The greens are large and fast which we enjoyed once we got the pace sorted. Having said that we still managed to 3 putt a number of holes early in the round.

The heavily bunkered fairways we found to be fair and generally visible from the tee. It was a contrast to Royal Lytham and Royal Aberdeen where there was a greater uncertainty about where one could safely hit the ball.

Fairways were generally flat and in good condition even though they play over 40,000 rounds a year.

Our Indian friends used all of the course and ensured a “relaxing” pace was the norm with minimal concern about our speed of play. To be honest having 3 practice swings per shot (including putts and bunker shots) is probably a bit much. The four and a half hour round was at least an hour longer than what we have become used to.

Admittedly we did not experience Carnoustie with the teeth that it is renowned for. With only a one club wind at most we did not feel as intimidated as we had alluded to in our blog yesterday.

“Hogans Alley” is a long par 5 with out of bounds extending down the left hand side. Bunkers guard the middle of the fairway. During an Open Championship Ben Hogan threaded this very narrow fairway on all four days to set up the hole perfectly. David did likewise with a fantastic drive that found the “Alley”.

Bunkers and burns offset the relatively flat terrain and require some thought to negotiate without peril. In fact neither of us hit into the water all day and our lost ball count collectively was one.

For a moment we thought we were good golfers.

Post game we knew what we had to do. We then headed to the land of Jean van de Velde with a quick trip to the 18th hole burn, socks and shoes off with wedges in hand. Fiona from the pro shop kindly took a number of photos of us while other golfers looked on with bemusement.

St Andrews was our next stop and is located 45 minutes down the road – easy!

Aslar House is our great little B & B located in the centre of St Andrews, a short walk to the first tee of the Old Course. Stan, Mary and Katherine were there to greet us when we arrived at 9:30pm.

Shot of the day

Gary’s rescue club on the 18th hole, over the burn to 3 feet for a grandstand finish – birdie!

Overall birdie tally

Gary (3 birdies, cumulative 39) – 38 points
David (1 birdie, cumulative 13) – 35 points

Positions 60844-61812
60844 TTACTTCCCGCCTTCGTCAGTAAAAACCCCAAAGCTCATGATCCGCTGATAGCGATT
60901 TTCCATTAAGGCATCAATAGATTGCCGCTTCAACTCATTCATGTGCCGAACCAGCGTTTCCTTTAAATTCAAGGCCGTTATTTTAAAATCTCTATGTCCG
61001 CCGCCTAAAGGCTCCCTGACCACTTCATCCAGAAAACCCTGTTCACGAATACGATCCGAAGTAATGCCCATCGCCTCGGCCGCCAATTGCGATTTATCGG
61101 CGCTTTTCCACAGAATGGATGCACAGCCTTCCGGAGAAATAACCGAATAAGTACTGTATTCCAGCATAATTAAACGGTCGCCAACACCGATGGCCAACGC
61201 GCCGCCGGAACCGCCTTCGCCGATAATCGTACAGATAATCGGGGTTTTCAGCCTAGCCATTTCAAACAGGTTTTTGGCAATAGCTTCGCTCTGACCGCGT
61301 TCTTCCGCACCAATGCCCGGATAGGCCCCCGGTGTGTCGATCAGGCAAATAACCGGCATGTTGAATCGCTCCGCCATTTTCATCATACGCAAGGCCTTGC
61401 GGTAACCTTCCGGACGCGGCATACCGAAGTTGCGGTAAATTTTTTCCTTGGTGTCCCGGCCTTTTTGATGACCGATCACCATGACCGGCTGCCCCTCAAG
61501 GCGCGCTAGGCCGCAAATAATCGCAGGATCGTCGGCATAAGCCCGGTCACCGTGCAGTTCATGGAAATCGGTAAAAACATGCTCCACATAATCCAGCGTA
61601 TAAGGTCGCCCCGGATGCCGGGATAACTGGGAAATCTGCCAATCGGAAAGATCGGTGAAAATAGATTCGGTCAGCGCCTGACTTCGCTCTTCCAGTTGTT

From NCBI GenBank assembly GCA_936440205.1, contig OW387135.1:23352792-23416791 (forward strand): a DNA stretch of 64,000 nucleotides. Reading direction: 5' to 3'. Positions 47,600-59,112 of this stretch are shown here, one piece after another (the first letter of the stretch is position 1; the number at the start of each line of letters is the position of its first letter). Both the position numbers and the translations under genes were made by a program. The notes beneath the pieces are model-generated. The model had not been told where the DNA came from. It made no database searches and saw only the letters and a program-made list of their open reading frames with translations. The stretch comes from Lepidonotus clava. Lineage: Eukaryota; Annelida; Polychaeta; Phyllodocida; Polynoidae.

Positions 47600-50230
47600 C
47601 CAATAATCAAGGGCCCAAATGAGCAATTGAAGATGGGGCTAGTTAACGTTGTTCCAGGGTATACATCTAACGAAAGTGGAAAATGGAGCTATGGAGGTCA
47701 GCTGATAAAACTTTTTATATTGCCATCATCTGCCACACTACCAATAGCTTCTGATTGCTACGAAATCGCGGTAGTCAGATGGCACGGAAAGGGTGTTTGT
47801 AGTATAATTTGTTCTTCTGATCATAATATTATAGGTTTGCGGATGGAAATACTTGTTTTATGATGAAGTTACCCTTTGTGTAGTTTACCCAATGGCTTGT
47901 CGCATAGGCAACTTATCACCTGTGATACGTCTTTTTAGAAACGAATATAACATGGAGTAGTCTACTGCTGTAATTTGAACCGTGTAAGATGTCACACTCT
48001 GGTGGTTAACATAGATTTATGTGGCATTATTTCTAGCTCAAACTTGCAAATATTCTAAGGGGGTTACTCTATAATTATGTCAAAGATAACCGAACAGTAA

A good nights sleep and ready to tackle Kingsbarns in the morning. Stay tuned…

By golfselect

Wind farms, Narrow fairways and Scottish summer

A Saturday morning sleep in. Not something we are normally used to back home with Gary going to his daughter’s basketball game (normally at 8am) and David working at the club.

So this was different and appreciated. We have been averaging around 6 hours sleep this far so an 8 hour sleep is exciting.

We are staying at a funky boutique hotel called Malmaison in the oil industry focused town of Aberdeen. The rooms are nice, breakfast great and atmosphere just right. Highly recommended if you are visiting this area.

The coastal city that is the nucleus of the oil industry, Aberdeen, is a really nice looking place. Every house has a facade of beautiful stone that oozes class and well manicured gardens complete the picture.

A mid morning breakfast and then some work and email catch up saw us leave for Royal Aberdeen around 2pm.

If playing Royal Aberdeen get ready for the ride of your life. The front nine holes are carved through moderate sand dunes with as much fairway undulation as we have seen anywhere. Fairways are very narrow (15 metres across in some cases) demanding precision driving and local knowledge on where to hit the ball.

We coped with moderate winds for the whole round (Gary’s 4 iron has never been hit so much) and persistent rain for at least 10 holes. But hey we are used to this now and the Scottish summer is becoming familiar to us.

The course plays out from the clubhouse into the prevailing wind before turning around on the 10th and playing downwind for the remaining holes.

Playing surfaces on fairways and greens and the sand in the bunkers were the best we have seen to date.

We would recommend playing with a member or getting a caddy as we found the fairway landing areas difficult to negotiate with only slightly errant drives ending up in some long and challenging rough.

Scotland is known for wind (and lots of it) and the emerging industry of natural power through wind farms. This was evident at Royal Aberdeen with wind generators being visible on all holes (not overly detracting from the view though).

We were however amazed at how quiet the propellors were even though hey were constantly turning. The sound of the ocean cancelled out any noise of the propellors.

The Aberdeen area is well worth visiting if you are going to the East coast of Scotland as it is only 85 minutes from Carnoustie and 2.5 hours from St. Andrews.

Shot of the day

The 3rd hole is a 200 metre par 3 playing into the prevailing wind. Bunkers protect left and right. Gary’s tee shot started right, fed off the bank and finished 15 feet from the hole. The putt never looked like missing.

Overall birdie tally

Gary (2 birdies, cumulative 36)
David (0 birdies, cumulative 12)

Tomorrow we head south to Carnoustie – one of the most difficult Open venues and scene of Jean van de Velde’s demise in the Open a few years ago. No birdies expected but stay tuned…

By golfselect